Hassan's brother, Farah Hassan, a radio journalist, was shot in 2011 by unidentified snipers when African peacekeeping forces were driving al -Shabaab out of Mogadishu. He had stayed back in the radio station to work during the fighting.

Growing business

As the turmoil has abated, the number of journalists in Mogadishu has grown. There are now about 300 journalists in Mogadishu compared to about 100 in 2007, according to the union.

“A free press gives citizens pride in their country, creates a spirit of involvement and a desire for education that uplifts everyone,” said Kathy Eldon, mother of Reuters photographer Dan Eldon, who was killed in Somalia in 1993.

She now campaigns to help others around the world use the media to highlight humanitarian and other issues, as her son did.

Eldon was killed on July 12, 1993 with Hos Maina and Anthony Maina, both of Reuters, and Hansi Kraus, of the Associated Press, when a mob took revenge after a U.S. helicopter gunship attacked a compound of Somali warlord Mohamed Farah Aideed. Dozens of Somalis were killed in the U.S. strike.

Somalia is still a fractured state where the new federal government has limited control beyond the boundaries of Mogadishu. Islamist militants, who control swathes of countryside, still carry out bombings and shootings in the capital.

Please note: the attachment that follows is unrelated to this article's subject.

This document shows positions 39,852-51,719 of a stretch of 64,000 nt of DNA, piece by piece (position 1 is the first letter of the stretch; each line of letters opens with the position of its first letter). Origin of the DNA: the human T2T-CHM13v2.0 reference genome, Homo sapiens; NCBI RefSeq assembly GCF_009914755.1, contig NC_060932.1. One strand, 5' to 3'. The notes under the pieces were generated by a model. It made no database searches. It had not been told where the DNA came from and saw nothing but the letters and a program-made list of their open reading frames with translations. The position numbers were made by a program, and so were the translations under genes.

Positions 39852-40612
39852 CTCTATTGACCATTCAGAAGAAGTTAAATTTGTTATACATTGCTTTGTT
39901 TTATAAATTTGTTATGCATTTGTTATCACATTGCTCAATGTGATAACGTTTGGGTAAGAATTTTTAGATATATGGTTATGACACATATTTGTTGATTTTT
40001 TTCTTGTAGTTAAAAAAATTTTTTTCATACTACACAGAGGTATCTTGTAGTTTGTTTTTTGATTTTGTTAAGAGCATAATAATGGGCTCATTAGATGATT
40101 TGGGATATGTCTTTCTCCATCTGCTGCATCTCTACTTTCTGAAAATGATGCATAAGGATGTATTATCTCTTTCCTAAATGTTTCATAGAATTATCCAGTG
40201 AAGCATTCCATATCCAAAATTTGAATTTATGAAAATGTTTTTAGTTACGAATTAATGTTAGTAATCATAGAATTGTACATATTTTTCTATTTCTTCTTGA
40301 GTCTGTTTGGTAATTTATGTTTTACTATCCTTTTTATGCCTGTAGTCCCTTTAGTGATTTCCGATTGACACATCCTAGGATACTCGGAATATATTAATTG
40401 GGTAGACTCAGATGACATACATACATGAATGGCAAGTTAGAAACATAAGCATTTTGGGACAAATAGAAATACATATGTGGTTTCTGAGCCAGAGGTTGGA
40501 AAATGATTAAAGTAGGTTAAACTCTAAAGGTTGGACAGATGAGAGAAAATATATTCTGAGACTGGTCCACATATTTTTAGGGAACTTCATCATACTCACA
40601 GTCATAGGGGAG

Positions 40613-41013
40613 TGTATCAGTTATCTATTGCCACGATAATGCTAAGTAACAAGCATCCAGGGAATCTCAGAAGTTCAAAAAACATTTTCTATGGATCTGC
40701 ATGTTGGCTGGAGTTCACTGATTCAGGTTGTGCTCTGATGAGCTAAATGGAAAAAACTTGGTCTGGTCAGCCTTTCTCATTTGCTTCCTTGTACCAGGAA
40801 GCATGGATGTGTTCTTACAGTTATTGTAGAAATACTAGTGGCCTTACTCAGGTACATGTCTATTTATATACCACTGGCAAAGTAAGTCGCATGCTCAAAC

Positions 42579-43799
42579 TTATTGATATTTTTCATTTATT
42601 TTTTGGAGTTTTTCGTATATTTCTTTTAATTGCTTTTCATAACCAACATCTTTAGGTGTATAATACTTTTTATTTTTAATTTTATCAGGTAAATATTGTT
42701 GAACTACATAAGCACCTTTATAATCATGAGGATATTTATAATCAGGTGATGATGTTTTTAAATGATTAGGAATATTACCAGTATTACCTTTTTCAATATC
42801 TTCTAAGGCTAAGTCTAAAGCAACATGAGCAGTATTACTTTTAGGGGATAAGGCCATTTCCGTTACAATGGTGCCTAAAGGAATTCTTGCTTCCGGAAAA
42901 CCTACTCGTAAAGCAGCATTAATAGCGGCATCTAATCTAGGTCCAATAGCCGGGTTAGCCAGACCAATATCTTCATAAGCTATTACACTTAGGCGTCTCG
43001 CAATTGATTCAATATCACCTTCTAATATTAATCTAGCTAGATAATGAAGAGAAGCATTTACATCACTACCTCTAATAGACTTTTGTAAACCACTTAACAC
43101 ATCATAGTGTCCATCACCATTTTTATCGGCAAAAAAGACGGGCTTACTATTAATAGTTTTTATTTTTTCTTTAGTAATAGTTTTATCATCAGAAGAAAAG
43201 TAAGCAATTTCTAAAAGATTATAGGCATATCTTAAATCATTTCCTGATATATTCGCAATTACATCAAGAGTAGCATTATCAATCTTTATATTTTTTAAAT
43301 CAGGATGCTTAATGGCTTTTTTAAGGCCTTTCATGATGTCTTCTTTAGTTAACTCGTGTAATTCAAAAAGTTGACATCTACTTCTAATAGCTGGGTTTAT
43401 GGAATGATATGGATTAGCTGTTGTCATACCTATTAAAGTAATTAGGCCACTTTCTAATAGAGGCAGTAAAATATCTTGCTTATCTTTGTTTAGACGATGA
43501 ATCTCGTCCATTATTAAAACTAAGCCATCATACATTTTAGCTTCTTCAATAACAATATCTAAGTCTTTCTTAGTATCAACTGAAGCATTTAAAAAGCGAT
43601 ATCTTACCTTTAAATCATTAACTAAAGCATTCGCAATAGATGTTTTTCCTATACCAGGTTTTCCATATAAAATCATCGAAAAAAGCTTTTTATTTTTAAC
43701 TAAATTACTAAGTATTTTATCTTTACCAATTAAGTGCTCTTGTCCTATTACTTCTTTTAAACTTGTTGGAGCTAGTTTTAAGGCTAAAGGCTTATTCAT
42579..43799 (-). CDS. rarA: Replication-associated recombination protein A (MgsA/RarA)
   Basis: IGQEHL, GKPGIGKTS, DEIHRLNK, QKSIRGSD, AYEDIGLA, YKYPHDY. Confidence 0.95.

Underlining the continuing threat to the media, a television journalist was shot dead on July 7 by unknown assailants in Somalia's Puntland region. They fired four to six bullets into his body, the journalists' union said.

“I have my own special measures to protect myself,” said 27-year-old freelance journalist Abdalle Mumin, who is particularly cautious about when and where he ventures out.

“It's a tough place to be a journalist,” he said.

You May Like

Obama: I Will Do 'Everything I Can' to Close Guantanamo

US president says prison continues 'to inspire jihadists and extremists around the world' More

Sierra Leone Educates on Safe Ebola Burials

Also, country is improving at rapid response to isolated outbreaks, but health workers need to be even faster, officials say More

Christmas Gains Popularity in Vietnam

Increasingly wealthy Vietnamese embrace holiday due to its non-religious glamor, commercial appeal More

Featured Videos

Your JavaScript is turned off or you have an old version of Adobe's Flash Player. Get the latest Flash player.
US Decision on Cuba Underscores Divisions Among Miami Cubansi
X
Sharon Behn
December 19, 2014 9:34 PM
For decades, older, more conservative Cubans have been gathering at Café Versailles on the corner of Calle Ocho to eat Cuban food and talk politics. After hearing of President Barack Obama’s decision, a number of them gathered in front of the café with posters to protest. VOA's Sharon Behn reports on the situation.
Video

Video US Decision on Cuba Underscores Divisions Among Miami Cubans

For decades, older, more conservative Cubans have been gathering at Café Versailles on the corner of Calle Ocho to eat Cuban food and talk politics. After hearing of President Barack Obama’s decision, a number of them gathered in front of the café with posters to protest. VOA's Sharon Behn reports on the situation.